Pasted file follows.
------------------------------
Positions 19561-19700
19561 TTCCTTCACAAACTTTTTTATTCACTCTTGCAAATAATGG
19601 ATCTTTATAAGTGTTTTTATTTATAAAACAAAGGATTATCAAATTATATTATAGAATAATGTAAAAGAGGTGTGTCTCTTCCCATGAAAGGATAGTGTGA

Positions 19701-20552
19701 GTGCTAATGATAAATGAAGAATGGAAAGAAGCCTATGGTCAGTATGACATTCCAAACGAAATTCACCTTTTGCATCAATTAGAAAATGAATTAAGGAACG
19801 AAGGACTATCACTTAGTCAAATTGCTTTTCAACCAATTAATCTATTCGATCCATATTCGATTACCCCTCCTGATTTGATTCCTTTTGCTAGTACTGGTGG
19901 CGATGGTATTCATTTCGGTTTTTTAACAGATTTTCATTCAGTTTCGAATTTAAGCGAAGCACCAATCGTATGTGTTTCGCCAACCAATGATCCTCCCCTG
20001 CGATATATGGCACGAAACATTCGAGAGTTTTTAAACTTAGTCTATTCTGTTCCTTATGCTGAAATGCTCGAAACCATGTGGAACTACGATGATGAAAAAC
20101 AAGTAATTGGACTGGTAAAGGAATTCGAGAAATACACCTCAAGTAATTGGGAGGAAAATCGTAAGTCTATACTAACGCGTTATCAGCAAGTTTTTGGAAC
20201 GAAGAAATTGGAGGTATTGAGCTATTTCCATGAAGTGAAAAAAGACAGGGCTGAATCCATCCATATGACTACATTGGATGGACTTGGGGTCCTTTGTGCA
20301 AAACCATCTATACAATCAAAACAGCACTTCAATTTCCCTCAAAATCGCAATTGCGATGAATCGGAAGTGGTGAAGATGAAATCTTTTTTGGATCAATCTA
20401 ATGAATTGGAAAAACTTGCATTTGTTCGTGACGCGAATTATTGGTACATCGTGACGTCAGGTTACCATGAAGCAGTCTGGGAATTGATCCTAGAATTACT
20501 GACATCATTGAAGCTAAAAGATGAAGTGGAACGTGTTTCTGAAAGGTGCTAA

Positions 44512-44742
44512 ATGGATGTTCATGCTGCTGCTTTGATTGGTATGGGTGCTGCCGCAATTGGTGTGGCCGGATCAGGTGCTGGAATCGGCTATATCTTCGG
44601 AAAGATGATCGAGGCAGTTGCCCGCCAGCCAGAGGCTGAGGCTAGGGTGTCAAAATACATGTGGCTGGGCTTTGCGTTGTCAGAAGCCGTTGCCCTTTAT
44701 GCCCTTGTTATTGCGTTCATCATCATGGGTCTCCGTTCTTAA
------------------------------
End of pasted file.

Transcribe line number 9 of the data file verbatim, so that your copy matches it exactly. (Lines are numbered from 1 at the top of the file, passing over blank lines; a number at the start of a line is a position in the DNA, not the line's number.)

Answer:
20101 AAGTAATTGGACTGGTAAAGGAATTCGAGAAATACACCTCAAGTAATTGGGAGGAAAATCGTAAGTCTATACTAACGCGTTATCAGCAAGTTTTTGGAAC